The thirty day writing challenge

Establishing a daily writing habit

I have a constant battle trying to write every day. I have so many different things I’d like to write, but I’m a terrible procrastinator, often wasting hours on social media when I could be writing something far more productive. The thirty day challenge is an ideal way for me to channel my time and energy into creating rather consuming.

There are no hard and fast rules for the challenge, other than turn up and write every day. Each person participating sets their own goal: whether that’s writing for a certain amount of time, or reaching a daily word count. Marc suggests a minimum of 30 minutes, which I know from previous experience is highly achievable.

I’m really, really good at being hard on myself. I’ve already done it in this very post, admitting to terrible procrastination. I often think I’m not capable of achieving the things I set out to do. But the reality is I know this is a challenge I can do. How? I’ve done it before.

Back in 2015 I set myself a 100 day challenge. I decided to try and write short 100 word stories for 100 days. I managed it for nearly a month. I was conflicted with that result. On the one hand, I’d proved to myself that I could write every day. On the other, I was a little disappointed that I didn’t complete the full 100 day challenge. But the reasons for stopping at 28 days were sound: I wanted to put my energies into writing other things, and creating a 100 word story every day, while fun, wasn’t quite the creative challenge I’d been looking for.

Skip forward a year and a half, and I’m taking on a new similar challenge. This challenge comes in the wake of me trying another challenge at the end of last year: NaNoWriMo. What’s that you may ask? Every November, writers try to create the best part of a novel in one month, writing at least 50,000 words (or 1666 words a day). I undertook this challenge last year, and it was a real eye opener. In fact, one of the things I want to write about this April is exactly what I learned during NaNoWriMo.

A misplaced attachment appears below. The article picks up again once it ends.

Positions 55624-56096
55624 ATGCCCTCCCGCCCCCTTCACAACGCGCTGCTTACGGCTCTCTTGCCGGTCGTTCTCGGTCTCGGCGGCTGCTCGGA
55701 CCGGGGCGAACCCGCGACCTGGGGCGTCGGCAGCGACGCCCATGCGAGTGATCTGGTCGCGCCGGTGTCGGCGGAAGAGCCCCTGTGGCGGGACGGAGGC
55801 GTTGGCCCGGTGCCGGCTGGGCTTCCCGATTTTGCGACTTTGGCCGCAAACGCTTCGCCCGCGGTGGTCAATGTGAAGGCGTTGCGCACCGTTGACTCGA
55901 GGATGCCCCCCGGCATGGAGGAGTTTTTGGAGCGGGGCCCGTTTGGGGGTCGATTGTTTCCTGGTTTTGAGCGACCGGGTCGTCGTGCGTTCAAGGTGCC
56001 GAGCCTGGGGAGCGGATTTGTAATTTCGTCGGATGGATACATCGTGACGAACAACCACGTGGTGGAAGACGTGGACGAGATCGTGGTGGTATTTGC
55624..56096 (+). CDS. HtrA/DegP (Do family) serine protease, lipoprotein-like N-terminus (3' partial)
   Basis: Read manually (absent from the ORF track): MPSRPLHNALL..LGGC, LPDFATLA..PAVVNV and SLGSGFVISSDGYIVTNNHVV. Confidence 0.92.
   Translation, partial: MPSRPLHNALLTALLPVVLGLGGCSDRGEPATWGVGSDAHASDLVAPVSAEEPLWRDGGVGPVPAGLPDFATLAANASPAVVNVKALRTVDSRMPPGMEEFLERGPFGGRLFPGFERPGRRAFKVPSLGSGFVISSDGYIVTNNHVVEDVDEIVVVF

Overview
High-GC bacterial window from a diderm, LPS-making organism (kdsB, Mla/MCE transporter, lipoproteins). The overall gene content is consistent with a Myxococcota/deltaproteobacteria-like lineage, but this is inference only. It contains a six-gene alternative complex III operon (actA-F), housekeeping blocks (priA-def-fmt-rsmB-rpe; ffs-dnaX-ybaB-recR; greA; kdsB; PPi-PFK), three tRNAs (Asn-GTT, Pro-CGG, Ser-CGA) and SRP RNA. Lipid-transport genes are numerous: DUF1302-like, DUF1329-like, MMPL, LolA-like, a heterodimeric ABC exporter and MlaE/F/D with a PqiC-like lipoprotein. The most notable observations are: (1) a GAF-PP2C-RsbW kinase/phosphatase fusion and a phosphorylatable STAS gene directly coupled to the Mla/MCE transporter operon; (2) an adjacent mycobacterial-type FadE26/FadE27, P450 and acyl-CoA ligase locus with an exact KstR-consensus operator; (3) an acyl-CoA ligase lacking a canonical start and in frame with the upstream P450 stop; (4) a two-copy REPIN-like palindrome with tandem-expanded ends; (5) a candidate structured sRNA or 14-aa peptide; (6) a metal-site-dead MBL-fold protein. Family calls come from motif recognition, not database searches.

I enjoy writing, but it doesn’t come naturally to me. In fact, one of my childhood dreams was to become an author, but I didn’t spend any time writing after I left school. I fell into digital design instead, and that’s been my career and hobby for the last 25 years. But writing offers a different kind of creativity from design. Writing allows me to express ideas, or share my views in direct language understandable by millions of others. That’s powerful. And by sharing my writing, I can build relationships with people that I’d not otherwise have met.

So what will I write on this challenge? Coming up with subjects isn’t the hard part: I have lots of works in progress already, and many other ideas:

  • I have several long-form stories that I’m trying to bash into publishable shape.
  • A couple of contemporary kids adventures.
  • I have a few ideas for epic and urban fantasies, with some worldbuilding already done over the last few years
  • Many half-started articles, and several ideas for completely new articles

The hard part has been deciding which of these to do. I pondered it for a while and briefly considered writing about re-designing famous book covers. But that didn’t feel right: I didn’t want to combine writing and design, they’re different beasts and I get different things out of them. Finally, it was obvious: there are several half-started articles sitting in my Drafts on this very site. I wanted to get those into shape, and finish them.

So my goal is to try and complete all my currently unfinished drafts (there are currently seven already, with two others brewing in my head) with a daily goal of at least 500 words. This is doable, I can definitely find the time, and I’m looking forward to finally clearing my backlog and re-establishing my daily writing habit.

Bring it on.

Productivity, Self development, Writing